Stock prices go up even in the absence of technological advancement because stocks are tied to the bond market via arbitrage.

If I'm understanding correctly, you're suggesting they should go up at least at the bond market nomi... (read more)

If I'm understanding correctly, you're suggesting they should go up at least at the bond market nominal rate…

Yes. It is necessary to disentangle two separate ideas. The first idea is time-discounting. Time-discounting plus arbitrage means that securities grow at no less than the bond market risk-free rate. The price of a stock right now doesn't reflected future growth. It represents future growth time-discounted by the bond market.

…but they tend to go up much faster than that?

The second idea is risk-adjustment. A 100% chance at $1 million is more valuable than a 1% chance at $100 million. If two securities have equal risk-neural expected value then the security with lower volatility has higher risk-adjusted expected value. If stocks tend to have higher volatility than bonds then an efficient risk-adjusted market ought to price stocks lower than bonds for a given expected (average) growth rate.

The value of capital invested in the bond market goes up via reverse time-discounting. The value of capital invested in the stock market goes up via reverse time-discounting and because you have purchased additional average growth by tolerating higher volatility.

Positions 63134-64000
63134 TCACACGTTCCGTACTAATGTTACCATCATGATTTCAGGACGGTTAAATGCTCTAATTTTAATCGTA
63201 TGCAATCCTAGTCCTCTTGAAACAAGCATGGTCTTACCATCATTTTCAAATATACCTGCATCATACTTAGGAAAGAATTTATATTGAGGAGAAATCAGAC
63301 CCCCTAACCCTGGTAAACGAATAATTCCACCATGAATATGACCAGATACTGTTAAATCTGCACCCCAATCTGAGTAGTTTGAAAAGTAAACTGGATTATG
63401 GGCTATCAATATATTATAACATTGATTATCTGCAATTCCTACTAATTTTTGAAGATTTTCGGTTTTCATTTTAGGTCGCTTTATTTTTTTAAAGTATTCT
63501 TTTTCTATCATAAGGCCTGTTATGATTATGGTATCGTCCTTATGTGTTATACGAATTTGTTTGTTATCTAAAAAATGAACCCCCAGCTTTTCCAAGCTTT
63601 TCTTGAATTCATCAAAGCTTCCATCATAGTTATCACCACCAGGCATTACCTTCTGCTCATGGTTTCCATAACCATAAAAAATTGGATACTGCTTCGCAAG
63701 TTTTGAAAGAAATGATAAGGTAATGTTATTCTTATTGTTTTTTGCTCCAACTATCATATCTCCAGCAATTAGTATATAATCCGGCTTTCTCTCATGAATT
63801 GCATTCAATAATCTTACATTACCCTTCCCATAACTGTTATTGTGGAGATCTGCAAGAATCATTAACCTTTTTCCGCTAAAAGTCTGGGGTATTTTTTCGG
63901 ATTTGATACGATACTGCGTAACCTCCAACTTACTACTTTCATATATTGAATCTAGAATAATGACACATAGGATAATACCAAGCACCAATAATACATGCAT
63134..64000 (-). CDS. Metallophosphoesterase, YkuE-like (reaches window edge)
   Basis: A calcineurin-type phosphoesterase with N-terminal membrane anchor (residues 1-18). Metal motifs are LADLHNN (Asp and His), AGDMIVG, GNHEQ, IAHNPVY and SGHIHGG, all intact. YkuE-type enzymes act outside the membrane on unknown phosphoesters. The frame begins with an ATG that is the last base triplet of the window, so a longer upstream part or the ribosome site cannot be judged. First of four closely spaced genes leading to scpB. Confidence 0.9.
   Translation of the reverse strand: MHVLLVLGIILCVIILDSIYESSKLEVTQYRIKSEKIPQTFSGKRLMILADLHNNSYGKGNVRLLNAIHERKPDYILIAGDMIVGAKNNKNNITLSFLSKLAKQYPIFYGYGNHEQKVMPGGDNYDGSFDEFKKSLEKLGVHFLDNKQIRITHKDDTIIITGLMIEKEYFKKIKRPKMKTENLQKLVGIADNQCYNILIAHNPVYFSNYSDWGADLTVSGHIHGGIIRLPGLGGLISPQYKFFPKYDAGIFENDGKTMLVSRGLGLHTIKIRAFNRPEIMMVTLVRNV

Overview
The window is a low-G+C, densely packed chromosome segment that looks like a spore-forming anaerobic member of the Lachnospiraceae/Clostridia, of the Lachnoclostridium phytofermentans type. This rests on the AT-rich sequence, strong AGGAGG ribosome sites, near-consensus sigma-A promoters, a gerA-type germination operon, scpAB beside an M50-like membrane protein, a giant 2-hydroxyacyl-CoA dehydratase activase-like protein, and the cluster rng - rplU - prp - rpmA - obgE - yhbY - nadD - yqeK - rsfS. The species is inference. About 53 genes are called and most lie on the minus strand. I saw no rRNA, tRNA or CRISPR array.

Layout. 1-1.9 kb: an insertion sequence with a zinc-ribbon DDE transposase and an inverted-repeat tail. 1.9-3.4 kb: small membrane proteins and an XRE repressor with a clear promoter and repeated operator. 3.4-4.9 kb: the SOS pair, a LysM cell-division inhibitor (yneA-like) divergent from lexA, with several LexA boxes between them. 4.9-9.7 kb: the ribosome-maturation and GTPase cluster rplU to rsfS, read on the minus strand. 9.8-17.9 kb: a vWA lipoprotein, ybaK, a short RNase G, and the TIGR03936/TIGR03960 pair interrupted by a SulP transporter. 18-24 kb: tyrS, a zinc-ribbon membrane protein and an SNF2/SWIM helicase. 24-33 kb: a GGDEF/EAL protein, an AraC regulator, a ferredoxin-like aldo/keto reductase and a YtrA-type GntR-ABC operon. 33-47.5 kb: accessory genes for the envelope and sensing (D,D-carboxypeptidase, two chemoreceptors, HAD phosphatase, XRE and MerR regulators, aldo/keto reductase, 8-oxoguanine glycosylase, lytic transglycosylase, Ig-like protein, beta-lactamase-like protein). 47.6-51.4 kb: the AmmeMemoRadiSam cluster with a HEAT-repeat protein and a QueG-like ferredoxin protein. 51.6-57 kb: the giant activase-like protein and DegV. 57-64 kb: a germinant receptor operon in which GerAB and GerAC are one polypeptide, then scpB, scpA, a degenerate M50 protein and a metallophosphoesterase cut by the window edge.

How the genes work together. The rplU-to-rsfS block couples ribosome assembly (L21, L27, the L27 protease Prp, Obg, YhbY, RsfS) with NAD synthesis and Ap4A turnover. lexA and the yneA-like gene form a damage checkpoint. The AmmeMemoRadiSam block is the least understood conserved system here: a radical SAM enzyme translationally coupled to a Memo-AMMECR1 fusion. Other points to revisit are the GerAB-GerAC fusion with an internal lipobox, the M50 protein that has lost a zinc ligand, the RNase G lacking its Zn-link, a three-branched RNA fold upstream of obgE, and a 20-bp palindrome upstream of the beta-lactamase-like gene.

The opposite, right?
Fixed. Thanks.
Ok, so the argument would go: * Stocks' expected values (in terms of time-discounted dividends or similar) have volatility, from things like business decisions, technology development, and capital re-investment. * A stocks expected value serves as an anchor point for its current price (kind of?) * A stock's price will change around that anchor until it has expected returns that justify the volatility risk. * Thus a stock price will increase when either its expected value goes up, or its volatility goes down (without changing expected value). * In an efficient market, knowledge that changes your expected value of the stock is probably already priced in, but you can still capture the gains due to volatility. Does that seem in line with what you're saying?
I'm not certain I understand this bullet point. Can you explain what you mean? ---------------------------------------- [Fixed.] Typo: "volatility goes up" → "volatility goes down"
Rephrase attempt: If you were to buy and hold a company's stock, and you don't expect to know better than the market, then your anticipated gains over time are independent of what you think the company's underlying value will do (since the market has already priced that in).  But you should still anticipate gains over time due to volatility's effect on pricing.
Yes. Your understanding is in line with the idea of risk-adjustment.
Question: say I have a company whose underlying value is volatile, but whose expected underlying value after any time span is the same as today's value.  Both of the above arguments seem to suggest I should expect the company's price to increase over time, but wouldn't this unanchor the company's price from its underlying value?
* Is the company a growth stock or a dividends stock? * What do you mean by "underlying value"? * Does this question concern risk-adjusted price or non-risk-adjusted price? Does it concern time-discounted price or non-time-discounted-price?